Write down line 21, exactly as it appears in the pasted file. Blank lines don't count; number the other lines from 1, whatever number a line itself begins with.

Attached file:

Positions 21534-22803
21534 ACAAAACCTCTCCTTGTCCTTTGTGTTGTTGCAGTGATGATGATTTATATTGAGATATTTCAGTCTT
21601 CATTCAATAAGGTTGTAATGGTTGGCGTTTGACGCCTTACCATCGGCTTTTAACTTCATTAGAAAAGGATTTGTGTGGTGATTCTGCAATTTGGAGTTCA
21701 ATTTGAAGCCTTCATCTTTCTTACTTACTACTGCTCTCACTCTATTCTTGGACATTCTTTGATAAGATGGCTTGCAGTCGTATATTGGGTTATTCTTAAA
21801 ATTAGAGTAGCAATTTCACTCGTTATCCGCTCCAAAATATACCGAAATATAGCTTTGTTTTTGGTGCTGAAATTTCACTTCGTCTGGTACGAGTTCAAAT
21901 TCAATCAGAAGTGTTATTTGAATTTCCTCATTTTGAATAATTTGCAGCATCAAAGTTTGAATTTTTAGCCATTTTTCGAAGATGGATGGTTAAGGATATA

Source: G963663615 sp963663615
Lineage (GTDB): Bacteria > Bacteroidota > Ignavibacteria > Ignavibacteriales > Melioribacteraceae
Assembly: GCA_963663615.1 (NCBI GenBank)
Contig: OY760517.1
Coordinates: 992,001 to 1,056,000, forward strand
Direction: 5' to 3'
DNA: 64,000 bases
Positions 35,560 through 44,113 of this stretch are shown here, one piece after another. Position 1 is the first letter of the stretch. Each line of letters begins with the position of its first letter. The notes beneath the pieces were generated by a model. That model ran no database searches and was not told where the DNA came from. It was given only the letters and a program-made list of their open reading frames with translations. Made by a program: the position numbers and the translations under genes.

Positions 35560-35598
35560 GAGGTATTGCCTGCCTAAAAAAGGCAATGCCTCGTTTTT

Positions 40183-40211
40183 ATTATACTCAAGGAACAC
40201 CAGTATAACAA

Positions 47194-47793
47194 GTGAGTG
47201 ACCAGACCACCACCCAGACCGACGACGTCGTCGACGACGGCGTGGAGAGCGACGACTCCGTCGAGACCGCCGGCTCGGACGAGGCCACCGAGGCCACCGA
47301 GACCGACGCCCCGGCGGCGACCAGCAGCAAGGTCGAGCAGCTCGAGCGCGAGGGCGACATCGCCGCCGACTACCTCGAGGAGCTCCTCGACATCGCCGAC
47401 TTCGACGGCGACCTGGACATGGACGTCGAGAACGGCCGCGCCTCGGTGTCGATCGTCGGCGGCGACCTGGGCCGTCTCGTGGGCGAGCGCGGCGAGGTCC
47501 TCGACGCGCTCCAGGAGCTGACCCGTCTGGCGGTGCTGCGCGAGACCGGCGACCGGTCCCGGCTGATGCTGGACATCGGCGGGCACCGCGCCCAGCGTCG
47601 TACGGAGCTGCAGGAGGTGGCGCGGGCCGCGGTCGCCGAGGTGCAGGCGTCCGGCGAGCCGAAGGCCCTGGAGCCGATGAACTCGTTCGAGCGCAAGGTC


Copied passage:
47194 GTGAGTG